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Masking the Issue: Displaced Conflict

  • Posted by: Ellen Kandell
displaced conflict; argument

Have you ever become very angry at someone who is helping you and then realized that the source of the conflict was something else entirely? This is an example of displaced conflict. The anger had nothing to do with the transaction or the customer service agent, and everything to do with another situation, perhaps one that is causing you stress or anxiety, which resulted in your lashing out at the wrong party.

Stress and Conflict

Hyperstress happens when too many tasks and responsibilities pile up and we are unable to adapt or cope with these changes. In hyperstress, the source is identifiable, such as too many competing deadlines at work and home. Hyperstress causes physical and chemical reactions in the body. If the stress is not alleviated, exhaustion sets in.

Someone who is in a state of hyperstress may cause a conflict to occur that is really not about the core issue. For example, they may be upset and worried about a sick friend or parent. When they’re in hyperstress, they unknowingly take this anxiety out on the clerk in the convenience store who is slow at the cash register. In addition to stress, repressed thoughts or feelings, guilt, frustration, and anger can lead to similar conflicts.

There are three types of such conflicts:

Overblown conflict: One where a relatively unimportant issue gets exaggerated or blown out of proportion.

Misplaced conflict: One that is directed toward the wrong issues. In this instance, people address things that are safe to argue about rather than the core issues.

Displaced conflict: One that is directed toward the wrong person. Displaced conflicts are generally resolved with an apology. Have you ever become very angry and then afterward realized how foolish you acted? An example of a displaced conflict is when you become excessively angry at a customer service agent who was helping you track down an electronic payment in your bank account and you have a tirade and carry on like a fool with the agent who is merely doing her job.

You have probably experienced these kinds of conflicts but didn’t know how to identify them. Understanding what these other conflicts are about gives you power to control your behavior when you’re under stress. So what can you do?

During the conflict: If you realize during the conflict that you are taking out frustration on the wrong person, or inflating the wrong issue, take a mental step back and identify what’s going on. You may need to remove yourself from the situation for a while and return to the problem issue or person later. In many cases, an apology is helpful in resolving a conflict with the wrong person. Once you have identified the situation or person who is truly the cause of your stress, then you can speak to that person. If you are not the one who began the misplaced conflict but are the person on the receiving end, try to remain calm and defuse the conflict. It is difficult to not become defensive when it feels like someone is attacking you, but the situation will defuse much more quickly if you can remain calm.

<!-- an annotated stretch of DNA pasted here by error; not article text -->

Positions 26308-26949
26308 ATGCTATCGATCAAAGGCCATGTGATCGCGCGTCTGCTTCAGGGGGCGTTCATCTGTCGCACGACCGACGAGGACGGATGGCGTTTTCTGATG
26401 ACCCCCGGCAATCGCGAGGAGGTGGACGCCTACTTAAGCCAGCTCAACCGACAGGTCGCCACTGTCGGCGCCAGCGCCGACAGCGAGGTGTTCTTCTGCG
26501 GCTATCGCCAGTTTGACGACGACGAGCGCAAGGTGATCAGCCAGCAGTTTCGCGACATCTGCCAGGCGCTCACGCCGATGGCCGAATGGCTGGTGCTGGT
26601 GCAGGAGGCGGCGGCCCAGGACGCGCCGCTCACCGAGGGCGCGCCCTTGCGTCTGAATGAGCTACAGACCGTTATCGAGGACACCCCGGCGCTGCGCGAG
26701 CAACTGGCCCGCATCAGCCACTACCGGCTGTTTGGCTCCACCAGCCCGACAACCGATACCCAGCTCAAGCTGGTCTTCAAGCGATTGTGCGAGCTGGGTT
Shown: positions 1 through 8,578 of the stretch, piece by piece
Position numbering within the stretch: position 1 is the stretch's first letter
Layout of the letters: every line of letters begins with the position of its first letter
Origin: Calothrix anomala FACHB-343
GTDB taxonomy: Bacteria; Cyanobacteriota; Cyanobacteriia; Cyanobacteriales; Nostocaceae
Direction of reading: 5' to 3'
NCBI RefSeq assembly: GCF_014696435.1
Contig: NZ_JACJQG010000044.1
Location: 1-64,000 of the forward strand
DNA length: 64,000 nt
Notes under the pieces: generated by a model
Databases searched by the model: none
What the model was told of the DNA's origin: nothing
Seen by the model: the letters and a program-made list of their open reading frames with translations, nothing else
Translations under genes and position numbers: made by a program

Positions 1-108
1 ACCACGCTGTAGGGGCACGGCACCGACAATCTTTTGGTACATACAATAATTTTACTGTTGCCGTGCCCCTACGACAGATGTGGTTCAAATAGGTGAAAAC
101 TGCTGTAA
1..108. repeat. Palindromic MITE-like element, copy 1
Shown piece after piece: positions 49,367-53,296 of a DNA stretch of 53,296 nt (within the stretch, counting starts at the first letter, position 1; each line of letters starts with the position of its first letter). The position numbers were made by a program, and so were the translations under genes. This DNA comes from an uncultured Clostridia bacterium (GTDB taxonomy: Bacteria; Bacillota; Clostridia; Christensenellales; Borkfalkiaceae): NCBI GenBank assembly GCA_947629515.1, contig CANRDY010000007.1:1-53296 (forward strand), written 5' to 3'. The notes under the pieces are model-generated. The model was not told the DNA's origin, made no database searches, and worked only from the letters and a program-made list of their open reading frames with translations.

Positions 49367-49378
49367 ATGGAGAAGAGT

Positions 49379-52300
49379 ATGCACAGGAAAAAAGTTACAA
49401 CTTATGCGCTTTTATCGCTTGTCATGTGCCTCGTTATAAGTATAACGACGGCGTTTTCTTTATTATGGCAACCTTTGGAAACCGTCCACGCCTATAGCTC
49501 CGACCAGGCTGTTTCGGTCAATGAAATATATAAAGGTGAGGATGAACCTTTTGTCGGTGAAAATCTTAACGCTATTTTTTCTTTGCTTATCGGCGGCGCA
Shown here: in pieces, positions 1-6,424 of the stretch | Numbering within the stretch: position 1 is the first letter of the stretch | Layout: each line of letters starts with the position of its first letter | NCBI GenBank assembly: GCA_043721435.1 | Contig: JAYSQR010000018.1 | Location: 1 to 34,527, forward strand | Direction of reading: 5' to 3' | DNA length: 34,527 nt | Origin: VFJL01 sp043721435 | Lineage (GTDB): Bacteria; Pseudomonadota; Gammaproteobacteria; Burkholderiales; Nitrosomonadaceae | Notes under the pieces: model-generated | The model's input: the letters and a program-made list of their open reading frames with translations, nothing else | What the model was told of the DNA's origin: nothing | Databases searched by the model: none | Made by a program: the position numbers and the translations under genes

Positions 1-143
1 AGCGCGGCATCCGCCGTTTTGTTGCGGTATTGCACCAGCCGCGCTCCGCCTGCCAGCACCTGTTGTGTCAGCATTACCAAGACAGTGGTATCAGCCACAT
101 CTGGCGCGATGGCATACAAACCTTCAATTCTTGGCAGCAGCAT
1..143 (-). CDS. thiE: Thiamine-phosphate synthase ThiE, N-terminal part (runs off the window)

After the conflict: If you realize after the argument has already occurred that you engaged in misplaced, overblown, or displaced conflict, then take a few moments to backtrack and think through what occurred. Why did you take it out on the wrong person? Is there a way for you to engage in a productive discourse with the right person? In the case of overblown or misplaced conflict, what is the real issue that you are not talking about? And finally, if possible, it would be wise to go back to the person on the receiving end and apologize, if that person is available.

If you’ve experienced misplaced, overblown, or displaced conflicts, leave a comment below.


Ellen F. Kandell is a certified professional mediator and attorney with over 30 years of public and private sector experience.  In 2017, she was nominated by her peers to the National Academy of Distinguished Neutrals. Ellen is certified by the International Mediation Institute.  She provides mediation, group facilitation and training to diverse, national clients. Get in touch with her via email, LinkedIn, Twitter, or give her a call at 301-588-5390.



Author: Ellen Kandell

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